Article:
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Late blight pathogen diversity in North-Eastern Europe

Riinu Kiiker: Estonian University of Life Sciences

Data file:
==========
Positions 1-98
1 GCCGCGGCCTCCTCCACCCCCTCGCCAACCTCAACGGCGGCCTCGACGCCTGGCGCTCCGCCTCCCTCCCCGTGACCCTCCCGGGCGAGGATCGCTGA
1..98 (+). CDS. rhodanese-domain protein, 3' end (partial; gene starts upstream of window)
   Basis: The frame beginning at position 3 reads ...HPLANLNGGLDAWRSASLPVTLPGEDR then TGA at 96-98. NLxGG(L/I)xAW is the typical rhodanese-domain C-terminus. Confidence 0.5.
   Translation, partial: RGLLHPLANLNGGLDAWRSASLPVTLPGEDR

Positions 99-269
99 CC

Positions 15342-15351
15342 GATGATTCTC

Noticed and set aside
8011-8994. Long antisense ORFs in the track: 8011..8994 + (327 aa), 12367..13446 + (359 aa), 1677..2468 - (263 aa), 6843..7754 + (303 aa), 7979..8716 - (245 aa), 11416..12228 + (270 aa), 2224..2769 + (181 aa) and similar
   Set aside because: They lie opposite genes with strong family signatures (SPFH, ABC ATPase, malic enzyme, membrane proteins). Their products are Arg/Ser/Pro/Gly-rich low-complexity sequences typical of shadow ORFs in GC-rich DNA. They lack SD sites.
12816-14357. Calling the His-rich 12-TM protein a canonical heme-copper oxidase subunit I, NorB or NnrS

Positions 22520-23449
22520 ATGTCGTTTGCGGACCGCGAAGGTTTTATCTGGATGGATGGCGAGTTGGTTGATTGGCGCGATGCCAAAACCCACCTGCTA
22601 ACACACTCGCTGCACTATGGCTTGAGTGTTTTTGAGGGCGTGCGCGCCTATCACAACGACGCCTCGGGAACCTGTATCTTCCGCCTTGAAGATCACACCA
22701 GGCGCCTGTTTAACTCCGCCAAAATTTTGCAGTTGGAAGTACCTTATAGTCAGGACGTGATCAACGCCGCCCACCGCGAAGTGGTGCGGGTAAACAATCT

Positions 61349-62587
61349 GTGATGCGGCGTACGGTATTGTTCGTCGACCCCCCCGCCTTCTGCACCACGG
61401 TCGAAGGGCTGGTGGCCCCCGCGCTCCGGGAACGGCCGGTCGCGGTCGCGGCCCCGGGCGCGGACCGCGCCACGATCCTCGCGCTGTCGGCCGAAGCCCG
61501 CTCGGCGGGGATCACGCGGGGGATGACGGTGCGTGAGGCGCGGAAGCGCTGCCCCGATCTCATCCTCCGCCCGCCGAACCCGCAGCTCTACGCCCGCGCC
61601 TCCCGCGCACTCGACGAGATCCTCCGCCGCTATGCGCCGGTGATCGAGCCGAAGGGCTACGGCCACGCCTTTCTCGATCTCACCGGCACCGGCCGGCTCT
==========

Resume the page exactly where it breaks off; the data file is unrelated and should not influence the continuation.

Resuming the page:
<div>Crop loss and economic costs can be substantial, when conditions for late blight (<em>Phytophthora infestans</em>) development and spread are favourable in the Baltic countries (Estonia, Latvia and Lithuania). For effective late blight management, knowledge of the contemporary pathogen population in the region is valuable. To reveal<em> P. infestans</em> genotypes and genetic diversity in the Baltic countries over a three-year-period, a 12-plex SSR marker assay was applied to a collection of <em>P. infestans</em> isolates from potato. Overall genetic diversity in the pathogen population was highest in Estonia, followed by Latvia and Lithuania. Most of the multilocus genotypes (MLGs) were identified from a single field outbreak and no MLGs were common to three countries. In Lithuania, the most common local clone was found 19 times over two sampling years whereas, in Latvia, another local clone was found 10 times in one year. In those cases, the samples were from a local cluster of outbreaks. Other repeatedly found local clones were mostly sampled in one year of the study from a single field outbreak and represented by 2−6 isolates. However, none of the clonal lineages found in Western Europe was detected from the Baltic countries. This study reveals the high genetic diversity and possible sexual reproduction in <em>P. infestans</em> populations from the Baltic countries. Most of the <em>P. infestans</em> isolates have unique MLGs with unpredictable phenotypic traits, which may complicate disease management.</div>